As tall as a fifteen-story building, the njangsa tree accentuates the hustle, bustle and color found in West African rainforests. A number of edible caterpillars flock to its chewier portions before themselves becoming a source of protein foods for local human populations.
What does it do?
The yellow kernels harvested from the green, kidney-shaped fruit provide food and medicine. Crushed, this seed has a spicy, peppery taste that enhances soups and many other local dishes. Roasted and rendered into a paste, the seeds are also used to make a delectable sauce reminiscent of peanut sauce. Medicinally, the njangsa tree boasts a wide spectrum of applications for numerous ailments found across tropical West Africa. Extracts made from the bark are used to relieve coughs and as an antidote to poison. These medicinal substances also work to overcome the symptoms of malaria, rheumatism, yellow fever and stomach pains. A tea made from the stems is sipped in cases of insomnia, while another brew using the roots works its magic where diarrhea and dysentery pose a problem. Like the wood from the balsa tree, njangsa timber is light, buoyant and easy to carve. From this wood come the resonant parts of musical instruments and fetish masks fashioned by artisans from the Congo.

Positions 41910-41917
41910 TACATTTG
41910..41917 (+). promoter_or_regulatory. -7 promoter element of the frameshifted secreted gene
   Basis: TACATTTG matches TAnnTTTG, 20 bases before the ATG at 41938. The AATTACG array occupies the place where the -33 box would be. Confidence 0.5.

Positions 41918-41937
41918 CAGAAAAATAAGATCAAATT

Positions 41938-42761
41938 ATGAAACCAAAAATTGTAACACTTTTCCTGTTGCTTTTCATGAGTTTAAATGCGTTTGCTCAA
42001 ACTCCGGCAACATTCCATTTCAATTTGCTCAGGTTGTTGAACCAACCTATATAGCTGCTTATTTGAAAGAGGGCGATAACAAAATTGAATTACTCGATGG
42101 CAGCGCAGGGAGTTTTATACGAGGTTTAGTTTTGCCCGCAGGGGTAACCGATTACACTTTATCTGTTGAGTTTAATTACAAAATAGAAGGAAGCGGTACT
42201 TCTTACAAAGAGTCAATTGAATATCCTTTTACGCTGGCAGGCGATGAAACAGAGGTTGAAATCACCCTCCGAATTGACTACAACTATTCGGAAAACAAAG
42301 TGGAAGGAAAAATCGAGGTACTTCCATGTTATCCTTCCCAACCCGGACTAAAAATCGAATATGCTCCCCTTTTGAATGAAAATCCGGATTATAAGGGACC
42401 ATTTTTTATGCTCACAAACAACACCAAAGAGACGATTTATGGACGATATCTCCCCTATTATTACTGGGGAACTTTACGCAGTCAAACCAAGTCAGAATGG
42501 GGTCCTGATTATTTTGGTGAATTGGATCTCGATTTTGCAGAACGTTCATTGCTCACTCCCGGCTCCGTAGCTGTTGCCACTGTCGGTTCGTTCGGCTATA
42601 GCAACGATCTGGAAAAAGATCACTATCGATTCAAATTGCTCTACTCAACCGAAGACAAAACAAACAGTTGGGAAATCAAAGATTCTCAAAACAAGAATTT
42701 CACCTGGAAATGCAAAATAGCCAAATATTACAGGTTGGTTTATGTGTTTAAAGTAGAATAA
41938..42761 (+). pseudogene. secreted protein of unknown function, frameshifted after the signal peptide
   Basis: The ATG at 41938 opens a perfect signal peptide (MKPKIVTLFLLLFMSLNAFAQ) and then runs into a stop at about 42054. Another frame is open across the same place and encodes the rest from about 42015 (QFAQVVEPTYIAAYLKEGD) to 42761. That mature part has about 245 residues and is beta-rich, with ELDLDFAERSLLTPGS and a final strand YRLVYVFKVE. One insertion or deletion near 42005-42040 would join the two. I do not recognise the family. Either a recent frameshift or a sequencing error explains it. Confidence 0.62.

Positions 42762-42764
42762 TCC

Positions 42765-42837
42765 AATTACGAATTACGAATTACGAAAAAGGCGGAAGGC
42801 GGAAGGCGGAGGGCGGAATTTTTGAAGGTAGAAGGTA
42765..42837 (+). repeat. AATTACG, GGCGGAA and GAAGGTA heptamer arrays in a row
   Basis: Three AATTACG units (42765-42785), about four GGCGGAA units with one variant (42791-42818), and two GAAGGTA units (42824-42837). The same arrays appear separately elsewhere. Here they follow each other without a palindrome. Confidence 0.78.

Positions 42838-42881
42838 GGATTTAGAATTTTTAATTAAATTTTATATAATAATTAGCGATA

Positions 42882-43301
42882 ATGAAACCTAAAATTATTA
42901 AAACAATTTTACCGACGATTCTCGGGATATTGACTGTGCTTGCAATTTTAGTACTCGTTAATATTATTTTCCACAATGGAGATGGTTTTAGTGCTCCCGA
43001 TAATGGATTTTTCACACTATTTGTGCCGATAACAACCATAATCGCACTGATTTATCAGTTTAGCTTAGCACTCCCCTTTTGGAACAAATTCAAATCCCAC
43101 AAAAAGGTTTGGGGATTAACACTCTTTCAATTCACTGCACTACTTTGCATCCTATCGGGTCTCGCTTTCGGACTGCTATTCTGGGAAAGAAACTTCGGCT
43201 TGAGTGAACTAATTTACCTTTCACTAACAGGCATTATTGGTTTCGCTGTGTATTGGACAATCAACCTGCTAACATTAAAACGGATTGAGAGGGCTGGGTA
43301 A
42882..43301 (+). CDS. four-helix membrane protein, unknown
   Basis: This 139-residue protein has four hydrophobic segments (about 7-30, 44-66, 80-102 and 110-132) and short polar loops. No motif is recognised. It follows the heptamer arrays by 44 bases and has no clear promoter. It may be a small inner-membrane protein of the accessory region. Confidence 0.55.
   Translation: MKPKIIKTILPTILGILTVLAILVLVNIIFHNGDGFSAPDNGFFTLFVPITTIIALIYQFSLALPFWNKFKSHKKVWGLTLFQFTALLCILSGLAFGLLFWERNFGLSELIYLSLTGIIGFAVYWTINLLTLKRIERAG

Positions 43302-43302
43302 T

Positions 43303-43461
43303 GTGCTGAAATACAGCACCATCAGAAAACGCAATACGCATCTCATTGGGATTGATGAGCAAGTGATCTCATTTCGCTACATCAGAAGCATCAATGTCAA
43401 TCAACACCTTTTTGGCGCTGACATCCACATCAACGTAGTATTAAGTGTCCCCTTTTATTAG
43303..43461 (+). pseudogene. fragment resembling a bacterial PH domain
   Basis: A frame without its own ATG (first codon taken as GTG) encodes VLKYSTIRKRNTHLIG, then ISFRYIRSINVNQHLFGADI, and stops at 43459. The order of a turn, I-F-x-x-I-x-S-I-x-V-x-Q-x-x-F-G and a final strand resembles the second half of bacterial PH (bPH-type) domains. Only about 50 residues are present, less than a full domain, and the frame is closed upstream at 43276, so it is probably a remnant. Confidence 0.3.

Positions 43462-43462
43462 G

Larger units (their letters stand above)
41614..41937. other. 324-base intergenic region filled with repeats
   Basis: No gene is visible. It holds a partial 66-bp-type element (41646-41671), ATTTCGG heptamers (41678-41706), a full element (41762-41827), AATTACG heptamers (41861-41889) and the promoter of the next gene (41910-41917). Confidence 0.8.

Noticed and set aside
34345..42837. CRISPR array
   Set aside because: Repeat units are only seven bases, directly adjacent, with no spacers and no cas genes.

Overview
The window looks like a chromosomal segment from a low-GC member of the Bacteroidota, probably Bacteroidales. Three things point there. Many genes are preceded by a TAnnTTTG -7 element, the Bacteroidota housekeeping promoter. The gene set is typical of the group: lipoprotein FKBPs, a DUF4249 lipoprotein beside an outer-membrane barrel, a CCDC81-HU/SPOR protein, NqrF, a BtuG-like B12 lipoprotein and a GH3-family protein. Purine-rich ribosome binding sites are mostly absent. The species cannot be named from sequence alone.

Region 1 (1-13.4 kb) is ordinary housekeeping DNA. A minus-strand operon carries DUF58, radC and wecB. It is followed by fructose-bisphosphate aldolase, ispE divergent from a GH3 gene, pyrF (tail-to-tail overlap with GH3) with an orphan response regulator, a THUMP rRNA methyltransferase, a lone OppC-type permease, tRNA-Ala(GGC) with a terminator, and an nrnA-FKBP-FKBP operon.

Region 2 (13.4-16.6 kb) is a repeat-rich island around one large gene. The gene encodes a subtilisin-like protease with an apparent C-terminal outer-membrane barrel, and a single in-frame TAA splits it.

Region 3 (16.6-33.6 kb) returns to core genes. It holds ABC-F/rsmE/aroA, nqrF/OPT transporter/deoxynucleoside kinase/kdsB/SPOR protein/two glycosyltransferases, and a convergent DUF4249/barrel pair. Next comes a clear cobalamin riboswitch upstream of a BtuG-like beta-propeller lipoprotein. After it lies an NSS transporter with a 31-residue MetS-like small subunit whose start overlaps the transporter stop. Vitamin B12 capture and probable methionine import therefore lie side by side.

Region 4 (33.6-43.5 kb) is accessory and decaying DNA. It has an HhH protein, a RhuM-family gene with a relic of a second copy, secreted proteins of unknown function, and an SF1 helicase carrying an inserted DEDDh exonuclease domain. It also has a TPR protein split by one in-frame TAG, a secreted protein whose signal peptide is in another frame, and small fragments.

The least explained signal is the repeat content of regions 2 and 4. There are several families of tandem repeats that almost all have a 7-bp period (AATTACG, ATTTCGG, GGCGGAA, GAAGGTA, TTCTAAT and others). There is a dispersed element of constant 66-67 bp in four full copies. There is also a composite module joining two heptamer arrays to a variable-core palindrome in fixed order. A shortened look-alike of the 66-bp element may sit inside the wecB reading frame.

About the herb
A veritable skyscraper, this straight-as-an-arrow, quick-climbing tree stretches a full 150 feet—the length of 1 ½ football fields—toward the West African heavens. Its broad crown provides much-needed shade to people, plants and animals below. This protective umbrella limiting excessive, potentially damaging sunlight is a positive feature that has not escaped the notice of the region’s tillers of the soil, as njangsa trees are planted to hover over plantation crops like coffee and cocoa. Yellowish white flowers make their annual appearance during April and May.
Multicultural stores providing exotic fares from across the globe might be your source of spicy njangsa seed powder, which you can add to almost any dish. A side benefit of using this taste-enhancing powder is the boost in appetite that it provides, giving reluctant eaters as well as invalids another reason to “dig in” to the fixings on the dinner table!